(WGHP) — Despite the state’s well-planted roots in the tobacco industry, the cost for smokers in North Carolina is near the lowest in the nation.
WalletHub, a personal-finance data aggregator that usually tells us the 10 best places to raise children or the 25 most reasonable housing markets or the rank of U.S. states for happiness, is out with new figures that are focused on a serious effort to change public health.
WalletHub said in a release it wants “to encourage 34.2 million tobacco users in the U.S. to kick this dangerous habit,” and that includes distributing pointed financial impacts that it says place the economic and societal costs of smoking at $300 billion per year nationally.
North Carolina is almost at the bottom for financial impact – to the tune of $36,842 per year per smoker. That’s fourth when ranked by the aggregated categories of cost per smoker, out-of-pocket costs, financial opportunity cost, health care cost per smoker, lost income and other expenses.
Only Georgia ($36,504), Mississippi ($36,614) and Missouri ($36,820) rank better on the average.
Here’s how North Carolina came out overall (rankings are based on 1st being the lowest):
- Out-of-pocket cost per smoker – $100,214 (Rank: 4th).
- Financial-opportunity cost per smoker – $1,048,404 (Rank: 4th).
- Health care cost per smoker – $136,613 (Rank: 11th).
- Income loss per smoker – $471,761 (Rank: 11th).
- Other costs per smoker – $11,427 (Rank: 18th).
- Total cost over lifetime per smoker: $1,768,420.
- Total cost per year per smoker: $36,842.
The costliest place for smokers is Washington D.C., where the lifetime annual cost per smoker is $3,313,530, and the total cost per smoker per year is $69,032.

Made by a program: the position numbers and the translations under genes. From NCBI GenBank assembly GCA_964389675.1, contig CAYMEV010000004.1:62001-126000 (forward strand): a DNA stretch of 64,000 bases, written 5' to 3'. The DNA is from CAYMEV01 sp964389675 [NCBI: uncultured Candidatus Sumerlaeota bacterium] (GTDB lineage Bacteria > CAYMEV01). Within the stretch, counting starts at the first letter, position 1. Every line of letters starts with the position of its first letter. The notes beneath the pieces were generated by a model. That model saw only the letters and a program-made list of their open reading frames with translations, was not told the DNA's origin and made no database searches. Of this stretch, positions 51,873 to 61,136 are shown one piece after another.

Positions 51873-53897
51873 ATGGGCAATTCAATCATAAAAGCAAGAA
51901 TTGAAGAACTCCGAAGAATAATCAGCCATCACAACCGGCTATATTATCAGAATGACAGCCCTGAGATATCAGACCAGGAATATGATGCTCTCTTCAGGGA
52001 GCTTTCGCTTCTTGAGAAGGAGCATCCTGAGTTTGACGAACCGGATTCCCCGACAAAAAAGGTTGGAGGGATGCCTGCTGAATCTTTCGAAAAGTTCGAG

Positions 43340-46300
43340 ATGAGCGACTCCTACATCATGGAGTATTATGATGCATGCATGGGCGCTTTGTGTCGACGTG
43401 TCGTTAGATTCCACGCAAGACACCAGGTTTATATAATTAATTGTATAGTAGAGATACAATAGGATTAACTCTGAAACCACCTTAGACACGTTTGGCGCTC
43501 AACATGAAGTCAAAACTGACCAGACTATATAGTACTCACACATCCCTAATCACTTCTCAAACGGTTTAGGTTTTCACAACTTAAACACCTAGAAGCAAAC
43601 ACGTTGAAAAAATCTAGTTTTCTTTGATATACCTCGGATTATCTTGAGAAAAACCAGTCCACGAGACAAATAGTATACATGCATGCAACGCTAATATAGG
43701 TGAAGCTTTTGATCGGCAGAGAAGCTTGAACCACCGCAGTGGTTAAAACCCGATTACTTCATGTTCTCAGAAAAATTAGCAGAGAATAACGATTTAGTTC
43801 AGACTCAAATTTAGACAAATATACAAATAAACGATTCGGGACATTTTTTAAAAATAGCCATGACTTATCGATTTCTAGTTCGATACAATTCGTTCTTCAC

DC is followed at the top by Connecticut, Massachusetts, New York and Rhode Island.
Among other legacy tobacco-growing states, Kentucky ranks eighth ($38,034) and Virginia 26th ($44,027) when ranked by average cost per year per smoker.
To reach these figures, WalletHub says it pulled together the “potential monetary losses — including the cumulative cost of a cigarette pack per day over several decades, health-care expenditures, income losses and other costs — brought on by smoking and exposure to secondhand smoke.”
The calculations assumed an adult smokes one pack of cigarettes per day, beginning at age 21 and assumed a lifespan of smoking to be 48 years. The average smoker dies at age 69.
You can read a full explanation of all the calculations, but in summary out-of-pocket costs are lifetime spending in buying cigarettes at a pack-a-day rate for 48 years.
That’s $2,088 per year for a North Carolinian.
Financial opportunity is the amount of interest a person could have earned by investing that money (S&P 500 rates), and health care costs per smoker are based on data compiled by the Centers for Disease Control and Prevention.
Income loss is based on lost wages because of health and based on a separate survey that found that smokers earn 18.1% less than nonsmokers. Other costs deal with financial benefits nonsmokers receive (such as cheaper insurance etc.).
The total cost of smoking was the sum of all the totals.